Diabetes, weight gain and artificial sweeteners
Artificial sweeteners can be found in diet drinks, "zero" drinks, and things labelled "sugar free". As Yang concludes, "Unsweetening the world's diet may be the key to reversing the obesity epidemic."
The recent study in the scientific journal Nature suggesting a link between diet fizzy drinks and diabetes is supported by other studies, despite the reassurances given to us by some New Zealand scientists that have been quoted in mainstream media.
A few studies can be quoted to support the link between the artificial sweetener aspartame and diabetes. Rats exposed to a lifetime dosage of aspartame within the acceptable daily intake, were more likely to have high blood glucose levels, resulting in worsened glucose sensitivity. Moreover these rats were also more likely to suffer cognitive impairment (Collison 2012). A large scale study of 3318 women found that consumption of two artificially sweetened drinks per day resulted in a two fold kidney function decline (Lin 2010). Research by Ferland and others in 2007 found that aspartame raises blood sugar levels as much as sugar.
Studies have repeatedly found that aspartame and other artificial sweeteners cause weight gain. A review by Yang in 2010 for example found that several large scale studies have found a correlation between weight gain and artificial sweeteners, of which sucralose (955), aspartame (951) and acesulfame potassium (950) are the most common. As Yang concludes, "Unsweetening the world's diet may be the key to reversing the obesity epidemic."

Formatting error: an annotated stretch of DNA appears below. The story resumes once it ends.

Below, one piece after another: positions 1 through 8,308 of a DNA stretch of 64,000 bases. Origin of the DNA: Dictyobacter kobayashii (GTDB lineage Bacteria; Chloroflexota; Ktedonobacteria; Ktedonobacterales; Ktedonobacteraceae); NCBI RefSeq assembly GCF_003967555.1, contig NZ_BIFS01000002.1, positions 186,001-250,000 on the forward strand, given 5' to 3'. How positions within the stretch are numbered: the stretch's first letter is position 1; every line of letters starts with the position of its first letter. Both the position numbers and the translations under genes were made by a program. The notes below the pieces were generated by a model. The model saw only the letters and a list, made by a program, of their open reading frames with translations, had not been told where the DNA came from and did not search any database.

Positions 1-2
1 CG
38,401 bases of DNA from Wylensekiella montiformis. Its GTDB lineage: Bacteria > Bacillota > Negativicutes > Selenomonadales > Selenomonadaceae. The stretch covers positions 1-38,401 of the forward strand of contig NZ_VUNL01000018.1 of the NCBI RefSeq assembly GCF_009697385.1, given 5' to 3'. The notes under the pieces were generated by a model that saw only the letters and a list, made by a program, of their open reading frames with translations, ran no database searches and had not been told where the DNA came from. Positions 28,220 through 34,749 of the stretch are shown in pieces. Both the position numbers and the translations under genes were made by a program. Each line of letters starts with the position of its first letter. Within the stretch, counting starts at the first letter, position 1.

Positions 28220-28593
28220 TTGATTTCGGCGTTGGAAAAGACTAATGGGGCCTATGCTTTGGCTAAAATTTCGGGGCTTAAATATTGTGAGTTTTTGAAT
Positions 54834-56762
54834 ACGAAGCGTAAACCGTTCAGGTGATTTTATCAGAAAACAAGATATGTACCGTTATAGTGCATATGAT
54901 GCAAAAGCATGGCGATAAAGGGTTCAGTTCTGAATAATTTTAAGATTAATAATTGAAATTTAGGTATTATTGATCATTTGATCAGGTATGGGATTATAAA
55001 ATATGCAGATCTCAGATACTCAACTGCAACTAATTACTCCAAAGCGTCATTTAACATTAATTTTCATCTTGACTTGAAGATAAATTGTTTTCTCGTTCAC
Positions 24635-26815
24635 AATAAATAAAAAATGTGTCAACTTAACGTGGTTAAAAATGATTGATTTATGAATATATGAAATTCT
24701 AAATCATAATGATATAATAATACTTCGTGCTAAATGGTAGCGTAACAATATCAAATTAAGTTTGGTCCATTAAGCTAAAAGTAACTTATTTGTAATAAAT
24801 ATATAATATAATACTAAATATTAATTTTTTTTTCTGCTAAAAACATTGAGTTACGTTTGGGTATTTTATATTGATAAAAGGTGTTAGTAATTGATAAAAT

Much more could be described about research showing worrying effects of aspartame on brain function, and how the acceptable daily intake of methanol, a breakdown product of aspartame, is exceeded by consuming a diet drink containing aspartame. (The isolated methanol as found in aspartame is not counter balanced by other ingredients which are found in normal food.)
The Safe Food Campaign contends that the continued consumption of aspartame is causing an ignored epidemic. We recommend that if you have unexplained health symptoms you should go without aspartame (found in over 6,000 products worldwide) for at least 60 days and see what happens.
Letter to Radio NZ 28/9/14 by Alison White (not published as far as we know) . References can be supplied upon request.
Alison White Safe Food Campaign See the Contact us page for contact details. New Zealand organic by 2020!